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Effectiveness of Mindfulness-Based Relapse Prevention in Individuals with Substance Use Disorders: A Systematic Review

Faculty of Psychology and Educational Sciences, University of Coimbra, 3000-115 Coimbra, Portugal
Center for Innovative Care and Health Technology (ciTechcare), Polytechnic of Leiria, 2410-541 Leiria, Portugal
VillaRamadas International Treatment Center, Research and Innovation Department, 2400-121 Leiria, Portugal
Author to whom correspondence should be addressed.
Behav. Sci. 2021, 11(10), 133;
Received: 2 August 2021 / Revised: 3 September 2021 / Accepted: 22 September 2021 / Published: 29 September 2021


Objectives: This systematic review aimed to understand the current state of the art about the effectiveness of mindfulness-based relapse prevention (MBRP) on individuals with substance use disorders (SUD), taking into account not only SUD variables (e.g., cravings, frequency of use) but also other relevant clinical variables (e.g., anxiety and depressive symptoms, quality of life). Methods: A comprehensive search of electronic databases was conducted to identify studies that investigate MBRP interventions on individuals with SUD. Studies that met the inclusion criteria were synthesized and assessed using systematic review methods. Results: Thirteen studies were included in the present review. The methodological quality of the included studies was moderately strong. Nine studies (69.2%) used the traditional 16 h MBRP program. Six studies (46.1%) chose to use a co-intervention treatment ranging from the treatment as usual (TAU) to cognitive behavioral therapy. All but one study indicated that their interventions produced positive effects on at least one addiction outcome measure. None of the interventions were evaluated across different settings or populations. Conclusions: Despite some heterogeneity regarding the type of MBRP program used, results support the effectiveness of these interventions in the SUD population, especially in reducing cravings, decreasing the frequency of use, and improving depressive symptoms.

1. Introduction

Substance use disorders (SUD) affect the lives of more than 35 million people worldwide according to 2019 data from the United Nations Office on Drugs and Crime [1]. A chronic disease, substance addiction is associated with significant costs not only for the individual but for society at large. It often starts with occasional substance use in a recreational context, followed by a progressive increase in frequency of use as the desired effects are diminished by habituation [2]. This process is mediated by genetic, developmental, and psychosocial factors that impact an individual’s relative vulnerability to the development of an addiction [3]. Although there are many different types of SUD, depending on the main substance of choice—with DSM-V offering diagnoses for the abuse of alcohol, cannabis, hallucinogens, opioids, and even caffeine, among others [4]—there are underlying mechanisms in addiction that appear to be common to all substances [3].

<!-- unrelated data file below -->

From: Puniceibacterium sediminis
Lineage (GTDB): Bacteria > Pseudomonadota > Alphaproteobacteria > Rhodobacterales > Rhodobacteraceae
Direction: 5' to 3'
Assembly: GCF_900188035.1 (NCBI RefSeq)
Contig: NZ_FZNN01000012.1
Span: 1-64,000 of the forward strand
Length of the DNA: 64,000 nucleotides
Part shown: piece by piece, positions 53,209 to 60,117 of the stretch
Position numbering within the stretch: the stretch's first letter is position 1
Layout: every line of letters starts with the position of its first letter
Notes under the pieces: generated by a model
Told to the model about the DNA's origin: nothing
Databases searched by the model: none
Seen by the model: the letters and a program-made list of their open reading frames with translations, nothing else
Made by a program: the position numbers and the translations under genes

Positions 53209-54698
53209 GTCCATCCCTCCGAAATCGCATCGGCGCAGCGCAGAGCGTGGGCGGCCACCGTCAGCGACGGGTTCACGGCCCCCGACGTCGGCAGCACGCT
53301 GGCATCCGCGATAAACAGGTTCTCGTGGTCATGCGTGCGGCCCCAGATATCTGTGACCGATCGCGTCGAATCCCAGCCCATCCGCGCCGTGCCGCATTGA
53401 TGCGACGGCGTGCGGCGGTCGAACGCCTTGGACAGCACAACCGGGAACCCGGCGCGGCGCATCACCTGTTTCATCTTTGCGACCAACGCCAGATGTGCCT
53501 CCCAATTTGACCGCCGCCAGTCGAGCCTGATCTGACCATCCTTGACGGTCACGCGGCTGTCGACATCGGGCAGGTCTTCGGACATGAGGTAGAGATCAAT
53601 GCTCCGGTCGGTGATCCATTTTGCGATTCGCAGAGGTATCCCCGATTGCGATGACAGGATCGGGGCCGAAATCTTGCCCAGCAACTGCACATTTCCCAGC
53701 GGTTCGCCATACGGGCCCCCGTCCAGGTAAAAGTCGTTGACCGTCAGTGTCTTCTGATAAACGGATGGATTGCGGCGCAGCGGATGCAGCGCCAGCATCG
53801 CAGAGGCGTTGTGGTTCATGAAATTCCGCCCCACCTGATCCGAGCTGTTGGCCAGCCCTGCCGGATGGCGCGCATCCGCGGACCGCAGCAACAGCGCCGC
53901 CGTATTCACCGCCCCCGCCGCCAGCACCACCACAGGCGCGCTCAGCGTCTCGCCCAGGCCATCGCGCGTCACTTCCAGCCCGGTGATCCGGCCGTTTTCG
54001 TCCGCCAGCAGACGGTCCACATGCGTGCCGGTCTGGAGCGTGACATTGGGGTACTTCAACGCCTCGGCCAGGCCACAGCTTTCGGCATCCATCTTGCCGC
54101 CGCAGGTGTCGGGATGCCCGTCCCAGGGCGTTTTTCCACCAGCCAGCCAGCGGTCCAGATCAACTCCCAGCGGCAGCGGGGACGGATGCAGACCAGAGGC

Given the prevalence and manifest individual and socioeconomic consequences of substance addiction, there has been a considerable effort by the scientific community to create and study effective treatments for SUD [5,6]. Despite this, relapse rates remain incredibly high, with data suggesting that more than two thirds of individuals return to substance use within a year of treatment [7]. The relapsing nature of substance addiction has made it clear that relapse prevention is an essential treatment component for long-term recovery, shifting attention to interventions that propose to address this need.
The most common intervention targeting relapse prevention is based on the identification of idiosyncratic high-risk situations that can increase the probability of relapse and the development of specific strategies that the individual can resort to when exposed to them [8]. However, recently, other types of interventions aiming to improve the effectiveness of SUD treatment and address relapse prevention have been emerging, as is the case with mindfulness-based interventions [9,10].
Mindfulness is a mental state that involves an awareness of the present moment and a non-judgmental posture towards internal and external phenomena. Practicing mindfulness has been shown to help regulate attention, cultivate acceptance, and develop the ability to observe inner experiences (thoughts, feelings, and physical sensations) without judgment [11,12]. In the context of addiction treatment, it can promote awareness of external and internal triggers for addictive behaviors and improve tolerance to uncomfortable emotional, cognitive, and physical experiences [13]. It can also have a significant effect on decreasing cravings after treatment [14].
Mindfulness-based relapse prevention (MBRP) is an intervention that integrates mindfulness meditation with traditional relapse prevention techniques. It has three main components: formal mindfulness practice, informal practice, and coping strategies. The formal practice includes body scan, sitting meditation (breath, body, thoughts, and emotions), mountain meditation, and loving-kindness meditation. The informal practice includes urge surfing, mindfulness of daily activities, SOBER breathing space, and mindful movement [15,16,17]. Some of the informal practices can be used as coping strategies due to the fact that they can help the patients cope with difficulties, emotional challenges, or stress [18]. As such, this last component intends to adapt informal practice into practical strategies the individuals can use in real-life situations.